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6.2 Incompatibilities

In the absence of compatibility studies, this medicinal product must not be mixed with other medicinal products.

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6.3 Shelf life

Unopened: 3 years.

The product should be used immediately after opening.

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6.4 Special precautions for storage

Do not store above 30°C. Keep ampoules in the outer carton.

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6.5 Nature and contents of container

Colourless glass ampoules (Ph. Eur., Type I).

Pack size: packs of 10 x 2 ml ampoules, packs of 5 and 10* x 10 ml ampoules.

*Not all pack sizes may be marketed.

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6.6 Special precautions for disposal and other handling

Wear gloves while opening ampoule.

Accidental dermal exposure should be treated by rinsing the affected area with water. Avoid usage of soap, alcohol, and other cleaning materials that may cause chemical or physical abrasions to the skin.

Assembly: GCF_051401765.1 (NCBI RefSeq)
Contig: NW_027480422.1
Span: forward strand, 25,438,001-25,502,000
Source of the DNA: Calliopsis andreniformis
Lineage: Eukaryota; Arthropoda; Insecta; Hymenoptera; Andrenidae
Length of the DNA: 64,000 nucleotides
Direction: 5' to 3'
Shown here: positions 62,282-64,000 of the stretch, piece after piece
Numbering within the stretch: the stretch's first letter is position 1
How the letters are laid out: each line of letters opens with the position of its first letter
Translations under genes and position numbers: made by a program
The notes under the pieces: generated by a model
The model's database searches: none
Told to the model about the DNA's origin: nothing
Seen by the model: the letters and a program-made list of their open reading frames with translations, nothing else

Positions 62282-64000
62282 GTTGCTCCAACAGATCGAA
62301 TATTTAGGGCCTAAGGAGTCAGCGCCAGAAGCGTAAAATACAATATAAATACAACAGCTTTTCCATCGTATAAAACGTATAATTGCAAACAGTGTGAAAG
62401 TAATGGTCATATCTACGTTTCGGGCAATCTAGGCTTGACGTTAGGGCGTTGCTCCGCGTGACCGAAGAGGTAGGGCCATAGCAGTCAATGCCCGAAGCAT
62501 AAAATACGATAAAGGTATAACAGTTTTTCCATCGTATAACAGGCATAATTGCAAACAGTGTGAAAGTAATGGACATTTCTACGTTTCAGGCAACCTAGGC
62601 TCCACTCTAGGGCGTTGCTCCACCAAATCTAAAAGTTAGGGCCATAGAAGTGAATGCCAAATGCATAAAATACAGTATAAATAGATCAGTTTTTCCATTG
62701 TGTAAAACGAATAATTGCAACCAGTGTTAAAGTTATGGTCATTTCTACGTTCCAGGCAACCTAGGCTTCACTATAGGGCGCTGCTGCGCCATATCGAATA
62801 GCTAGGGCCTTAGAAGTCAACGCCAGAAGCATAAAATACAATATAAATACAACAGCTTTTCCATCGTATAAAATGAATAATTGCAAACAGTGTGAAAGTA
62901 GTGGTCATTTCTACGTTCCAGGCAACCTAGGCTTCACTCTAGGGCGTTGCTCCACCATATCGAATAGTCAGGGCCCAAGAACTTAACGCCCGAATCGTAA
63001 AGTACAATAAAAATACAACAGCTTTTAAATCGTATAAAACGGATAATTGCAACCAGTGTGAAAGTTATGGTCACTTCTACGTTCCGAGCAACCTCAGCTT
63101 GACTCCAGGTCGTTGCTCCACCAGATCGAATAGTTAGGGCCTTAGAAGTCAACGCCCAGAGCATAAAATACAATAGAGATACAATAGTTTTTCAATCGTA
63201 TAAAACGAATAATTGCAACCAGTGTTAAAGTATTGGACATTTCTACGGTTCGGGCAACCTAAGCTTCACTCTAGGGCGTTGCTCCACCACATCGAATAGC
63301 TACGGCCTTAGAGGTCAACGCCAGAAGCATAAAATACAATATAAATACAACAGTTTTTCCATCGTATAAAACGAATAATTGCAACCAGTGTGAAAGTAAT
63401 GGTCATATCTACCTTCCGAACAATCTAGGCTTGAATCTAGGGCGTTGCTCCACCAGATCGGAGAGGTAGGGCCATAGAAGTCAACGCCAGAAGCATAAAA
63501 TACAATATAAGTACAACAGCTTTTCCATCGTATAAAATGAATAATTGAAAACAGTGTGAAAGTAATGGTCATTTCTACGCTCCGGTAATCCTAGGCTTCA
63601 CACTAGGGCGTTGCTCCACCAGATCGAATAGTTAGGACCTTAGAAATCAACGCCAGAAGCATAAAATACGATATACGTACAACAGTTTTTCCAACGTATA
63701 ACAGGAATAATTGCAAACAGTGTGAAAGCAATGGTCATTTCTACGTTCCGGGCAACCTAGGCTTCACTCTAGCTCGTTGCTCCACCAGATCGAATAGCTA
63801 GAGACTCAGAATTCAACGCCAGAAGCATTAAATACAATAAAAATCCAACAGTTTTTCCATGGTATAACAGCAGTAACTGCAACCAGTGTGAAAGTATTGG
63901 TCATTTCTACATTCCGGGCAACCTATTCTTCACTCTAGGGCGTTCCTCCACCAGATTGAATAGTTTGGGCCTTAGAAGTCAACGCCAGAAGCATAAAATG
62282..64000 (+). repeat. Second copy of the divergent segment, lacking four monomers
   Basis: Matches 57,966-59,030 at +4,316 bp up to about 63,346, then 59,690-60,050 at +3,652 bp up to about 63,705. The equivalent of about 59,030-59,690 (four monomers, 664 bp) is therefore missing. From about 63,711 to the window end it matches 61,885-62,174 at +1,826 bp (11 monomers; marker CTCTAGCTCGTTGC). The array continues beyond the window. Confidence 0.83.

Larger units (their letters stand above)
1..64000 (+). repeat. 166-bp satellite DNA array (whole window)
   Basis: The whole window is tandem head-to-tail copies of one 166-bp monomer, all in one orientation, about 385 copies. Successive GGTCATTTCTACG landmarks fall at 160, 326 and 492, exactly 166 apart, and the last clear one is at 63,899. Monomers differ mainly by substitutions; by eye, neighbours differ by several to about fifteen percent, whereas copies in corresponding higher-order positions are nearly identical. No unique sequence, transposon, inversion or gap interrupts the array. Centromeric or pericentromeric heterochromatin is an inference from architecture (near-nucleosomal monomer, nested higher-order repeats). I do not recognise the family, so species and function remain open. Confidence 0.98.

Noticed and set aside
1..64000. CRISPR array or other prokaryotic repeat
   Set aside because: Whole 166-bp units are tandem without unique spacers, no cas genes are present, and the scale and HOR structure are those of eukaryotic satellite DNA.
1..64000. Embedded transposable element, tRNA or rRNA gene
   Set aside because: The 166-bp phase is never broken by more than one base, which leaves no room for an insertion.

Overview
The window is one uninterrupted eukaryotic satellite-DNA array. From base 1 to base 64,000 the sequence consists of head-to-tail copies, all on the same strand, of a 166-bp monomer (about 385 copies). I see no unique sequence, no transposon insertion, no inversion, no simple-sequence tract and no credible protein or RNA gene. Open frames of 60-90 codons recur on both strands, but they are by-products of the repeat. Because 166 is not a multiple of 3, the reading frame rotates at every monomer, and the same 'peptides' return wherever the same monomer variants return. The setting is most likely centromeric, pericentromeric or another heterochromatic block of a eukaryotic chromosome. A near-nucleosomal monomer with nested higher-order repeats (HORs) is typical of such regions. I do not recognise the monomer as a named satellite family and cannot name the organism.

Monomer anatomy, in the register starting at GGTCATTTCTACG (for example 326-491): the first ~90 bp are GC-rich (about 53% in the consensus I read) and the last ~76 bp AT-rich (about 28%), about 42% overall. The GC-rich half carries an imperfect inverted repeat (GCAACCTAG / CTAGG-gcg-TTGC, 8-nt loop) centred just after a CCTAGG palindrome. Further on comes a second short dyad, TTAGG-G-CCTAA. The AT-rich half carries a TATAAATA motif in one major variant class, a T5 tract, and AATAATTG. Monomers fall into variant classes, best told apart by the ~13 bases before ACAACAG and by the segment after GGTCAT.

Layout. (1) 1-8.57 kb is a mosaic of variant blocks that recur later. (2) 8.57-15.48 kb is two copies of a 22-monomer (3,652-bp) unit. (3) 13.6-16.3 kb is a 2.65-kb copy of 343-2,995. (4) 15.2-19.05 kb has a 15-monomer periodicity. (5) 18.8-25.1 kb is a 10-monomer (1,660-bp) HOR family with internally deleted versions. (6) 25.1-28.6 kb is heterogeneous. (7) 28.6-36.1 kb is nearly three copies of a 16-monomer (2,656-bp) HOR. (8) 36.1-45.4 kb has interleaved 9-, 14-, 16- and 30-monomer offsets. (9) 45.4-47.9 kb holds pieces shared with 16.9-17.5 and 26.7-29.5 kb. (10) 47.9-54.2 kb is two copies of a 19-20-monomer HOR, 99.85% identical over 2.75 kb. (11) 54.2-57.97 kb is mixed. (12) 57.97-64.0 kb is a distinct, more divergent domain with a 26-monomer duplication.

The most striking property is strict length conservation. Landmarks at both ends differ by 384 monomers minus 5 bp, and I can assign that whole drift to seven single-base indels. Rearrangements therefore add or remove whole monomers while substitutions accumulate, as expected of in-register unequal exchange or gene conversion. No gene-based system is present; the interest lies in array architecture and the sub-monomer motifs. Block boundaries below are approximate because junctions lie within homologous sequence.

For single use only. Discard any unused contents.

See section 4.2.

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Janssen-Cilag Ltd

50-100 Holmers Farm Way

High Wycombe


HP12 4EG


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PA 748/44/1

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Date of First Authorisation:

Date of Renewal of Authorisation:

1st April 1978

10th June 2007

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13 June 2017

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Active Ingredients

   fentanyl citrate